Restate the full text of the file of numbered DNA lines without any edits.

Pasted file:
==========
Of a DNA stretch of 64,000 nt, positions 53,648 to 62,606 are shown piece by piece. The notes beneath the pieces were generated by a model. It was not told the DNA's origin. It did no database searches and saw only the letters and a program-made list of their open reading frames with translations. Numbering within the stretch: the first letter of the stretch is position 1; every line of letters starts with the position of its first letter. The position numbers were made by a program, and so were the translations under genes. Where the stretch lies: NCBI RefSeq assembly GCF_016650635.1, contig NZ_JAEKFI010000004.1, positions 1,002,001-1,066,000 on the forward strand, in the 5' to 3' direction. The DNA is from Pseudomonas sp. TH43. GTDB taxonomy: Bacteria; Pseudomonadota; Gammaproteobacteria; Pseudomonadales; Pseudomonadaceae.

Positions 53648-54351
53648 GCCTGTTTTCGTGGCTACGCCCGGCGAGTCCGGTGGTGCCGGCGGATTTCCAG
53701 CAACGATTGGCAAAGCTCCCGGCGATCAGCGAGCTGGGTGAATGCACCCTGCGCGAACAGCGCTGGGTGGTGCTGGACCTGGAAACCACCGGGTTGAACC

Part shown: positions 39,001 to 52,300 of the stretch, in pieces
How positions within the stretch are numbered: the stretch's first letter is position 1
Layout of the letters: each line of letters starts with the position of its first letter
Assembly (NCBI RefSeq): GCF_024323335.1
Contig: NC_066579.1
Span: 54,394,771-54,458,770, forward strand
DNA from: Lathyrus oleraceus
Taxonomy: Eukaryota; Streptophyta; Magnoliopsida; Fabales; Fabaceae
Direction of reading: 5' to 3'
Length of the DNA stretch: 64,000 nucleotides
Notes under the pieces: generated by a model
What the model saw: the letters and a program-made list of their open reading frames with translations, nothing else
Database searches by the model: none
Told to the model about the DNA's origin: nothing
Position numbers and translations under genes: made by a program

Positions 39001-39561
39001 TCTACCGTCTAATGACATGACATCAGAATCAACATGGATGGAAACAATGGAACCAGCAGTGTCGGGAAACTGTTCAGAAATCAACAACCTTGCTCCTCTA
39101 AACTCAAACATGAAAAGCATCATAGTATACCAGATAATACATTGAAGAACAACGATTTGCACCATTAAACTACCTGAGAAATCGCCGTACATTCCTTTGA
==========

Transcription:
Of a DNA stretch of 64,000 nt, positions 53,648 to 62,606 are shown piece by piece. The notes beneath the pieces were generated by a model. It was not told the DNA's origin. It did no database searches and saw only the letters and a program-made list of their open reading frames with translations. Numbering within the stretch: the first letter of the stretch is position 1; every line of letters starts with the position of its first letter. The position numbers were made by a program, and so were the translations under genes. Where the stretch lies: NCBI RefSeq assembly GCF_016650635.1, contig NZ_JAEKFI010000004.1, positions 1,002,001-1,066,000 on the forward strand, in the 5' to 3' direction. The DNA is from Pseudomonas sp. TH43. GTDB taxonomy: Bacteria; Pseudomonadota; Gammaproteobacteria; Pseudomonadales; Pseudomonadaceae.

Positions 53648-54351
53648 GCCTGTTTTCGTGGCTACGCCCGGCGAGTCCGGTGGTGCCGGCGGATTTCCAG
53701 CAACGATTGGCAAAGCTCCCGGCGATCAGCGAGCTGGGTGAATGCACCCTGCGCGAACAGCGCTGGGTGGTGCTGGACCTGGAAACCACCGGGTTGAACC

Part shown: positions 39,001 to 52,300 of the stretch, in pieces
How positions within the stretch are numbered: the stretch's first letter is position 1
Layout of the letters: each line of letters starts with the position of its first letter
Assembly (NCBI RefSeq): GCF_024323335.1
Contig: NC_066579.1
Span: 54,394,771-54,458,770, forward strand
DNA from: Lathyrus oleraceus
Taxonomy: Eukaryota; Streptophyta; Magnoliopsida; Fabales; Fabaceae
Direction of reading: 5' to 3'
Length of the DNA stretch: 64,000 nucleotides
Notes under the pieces: generated by a model
What the model saw: the letters and a program-made list of their open reading frames with translations, nothing else
Database searches by the model: none
Told to the model about the DNA's origin: nothing
Position numbers and translations under genes: made by a program

Positions 39001-39561
39001 TCTACCGTCTAATGACATGACATCAGAATCAACATGGATGGAAACAATGGAACCAGCAGTGTCGGGAAACTGTTCAGAAATCAACAACCTTGCTCCTCTA
39101 AACTCAAACATGAAAAGCATCATAGTATACCAGATAATACATTGAAGAACAACGATTTGCACCATTAAACTACCTGAGAAATCGCCGTACATTCCTTTGA